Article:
Lajong on cloud nine, proud to represent Meghalaya in Hero I-League again
AIFF Media Team
NEW DELHI: After the final whistle at the SSA Football Ground in Shillong, despite the fist pumps, the jumping upper fives and the obvious jubilation, there is no way Shillong Lajong’s players could have known they had finally wrenched through and secured promotion to the Hero I-League. Their game versus Bengaluru United had ended in victory, a glancing header by Figo Syndai settling the issue at home. They had huffed, puffed and endured over eight minutes of injury time surpassing finding the opportunity to throne towards the stands and salute the crowd. And yet there was no way they knew.
Lajong throne mentor Bobby Lyngdoh Nongbet, confirms this. “In that moment, we were triumphal the victory, considering just that itself gave us a chance,” he says. “But I remember rushing towards the stands to find out the result of the Atalanta United game…”
Atalanta United Ambernath FC, who had been on a scorching run, crashed to a loss versus United SC at the Kalyani Stadium in Kalyani, to guarantee Lajong’s promotion to the Hero I-League. It was a sweet homecoming for a state running on strong resurgence fuel. “People don’t remember this but Lajong played the Hero I-League for eight seasons in a row,” Larsing Ming Sawyan, President of the Meghalaya Football Undertone says. “Which is increasingly than many reputed clubs wideness the country.”
In a year of momentous triumphs for Meghalaya football — the state moreover reached the finals of a memorable Hero Santosh Trophy wayfarers — it was towardly that Lajong, the pathbreakers for the game in the state, had the last say. It was moreover towardly — as much poetic as predicted — that its squad featured many youngsters who had turned out for Meghalaya in the tournament’s final in Riyadh.
Several reasons could be traced overdue this success. One of those has been the revamp of the Meghalaya Football League, a state league that is contested by 25 clubs wideness 21 district associations. Shillong and West Jaintia Hills, who boast a stronger football pedigree get increasingly than one slot in the league. The state undertone mandates that minimum six U-21 players are included in each club’s squad, and at least two full-length in the starting XI.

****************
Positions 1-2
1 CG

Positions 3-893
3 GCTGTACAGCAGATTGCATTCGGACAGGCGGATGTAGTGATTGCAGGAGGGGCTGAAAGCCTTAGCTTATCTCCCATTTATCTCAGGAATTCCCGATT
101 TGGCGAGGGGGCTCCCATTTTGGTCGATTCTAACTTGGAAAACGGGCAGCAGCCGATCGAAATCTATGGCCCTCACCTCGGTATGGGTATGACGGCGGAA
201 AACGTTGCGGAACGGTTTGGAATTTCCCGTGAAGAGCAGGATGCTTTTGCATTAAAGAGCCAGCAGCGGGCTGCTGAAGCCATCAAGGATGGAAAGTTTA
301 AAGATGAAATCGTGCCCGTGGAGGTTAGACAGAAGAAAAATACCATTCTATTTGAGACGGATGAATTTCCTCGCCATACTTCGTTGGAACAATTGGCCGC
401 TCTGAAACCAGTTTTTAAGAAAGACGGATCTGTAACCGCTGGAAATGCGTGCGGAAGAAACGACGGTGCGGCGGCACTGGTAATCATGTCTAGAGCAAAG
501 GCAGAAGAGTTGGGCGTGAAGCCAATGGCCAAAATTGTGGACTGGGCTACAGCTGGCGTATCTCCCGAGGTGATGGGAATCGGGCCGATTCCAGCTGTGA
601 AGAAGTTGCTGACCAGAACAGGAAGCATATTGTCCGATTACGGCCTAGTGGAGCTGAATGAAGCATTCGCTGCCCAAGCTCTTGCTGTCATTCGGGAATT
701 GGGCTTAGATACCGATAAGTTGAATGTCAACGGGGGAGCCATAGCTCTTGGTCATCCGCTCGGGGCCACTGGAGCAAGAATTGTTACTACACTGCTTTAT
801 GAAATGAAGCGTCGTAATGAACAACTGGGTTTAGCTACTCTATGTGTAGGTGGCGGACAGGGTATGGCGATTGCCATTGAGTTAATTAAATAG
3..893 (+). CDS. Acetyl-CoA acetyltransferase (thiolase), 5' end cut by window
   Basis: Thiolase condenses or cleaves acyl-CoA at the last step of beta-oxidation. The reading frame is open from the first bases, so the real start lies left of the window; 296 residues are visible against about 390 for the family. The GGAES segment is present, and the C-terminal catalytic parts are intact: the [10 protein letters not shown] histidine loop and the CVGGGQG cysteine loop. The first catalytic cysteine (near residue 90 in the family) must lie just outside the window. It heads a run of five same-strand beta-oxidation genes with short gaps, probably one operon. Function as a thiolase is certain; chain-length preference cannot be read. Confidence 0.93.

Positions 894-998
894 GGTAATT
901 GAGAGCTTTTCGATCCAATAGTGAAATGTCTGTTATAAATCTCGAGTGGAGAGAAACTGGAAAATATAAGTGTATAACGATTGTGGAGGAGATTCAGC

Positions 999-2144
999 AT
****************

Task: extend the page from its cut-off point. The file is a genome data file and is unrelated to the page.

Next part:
The unshortened league is sponsored by the state government, and to encourage participation over 80 per cent of the revenue generated is fed when to the clubs. Financial viability has been key and recognising that, the undertone encouraged clubs to create gate revenue and find personal sponsorship all of which is their own.
On the pitch, the state league’s large-scale participation has moreover meant increasingly youngsters are playing football, and therefore creating a larger talent pool of talent. A majority of Lajong’s squad, Nongbet says, were part of the club’s seminar and graduated upwards, step by step.
“You can say we are the greenhorns of Indian Football,” he says. “And maybe we are, but over the past few years, if you squint at results at the National stage, you will see Meghalaya constantly taking strides forward. It’s not a wink in the pan.”
Wanshan Kharkhang, Treasurer, Meghalaya Football Undertone says that this has been a systemic tideway designed for success. “Our tideway has been towards developing youth and grassroots structures throughout the state,” he says. “We analyse and send teams equal to what wits players can proceeds from the competition. For the North East games for example we only sent the U-19 team, to requite them wits and thoroughbred them for pressure.”
Lajong, one of the torchbearers of North East football, have been at the forefront of youth minutiae themselves, their seminar serving as a tastefulness ground for many who’s who of Indian Football.
In the years that followed, two increasingly clubs emulated Lajong’s journey into the Hero I-League – Royal Wahingdoh and Rangdajied United – breaking variegated frontiers in their own way at the upper echelons of the game in the country.
“I won’t lie, its hugely motivating that there is promotion from the Hero I-League to the Hero Indian Super League now,” Nongbet says. “Obviously I won’t be unreasonable and say anything outrageous. Our first objective has to be to sustain ourselves in the Hero I-League, glue ourselves there. It is a proud moment for Meghalaya football. Clubs from Mizoram, from Manipur are there in the league. It hurt that we weren’t. But now we are.”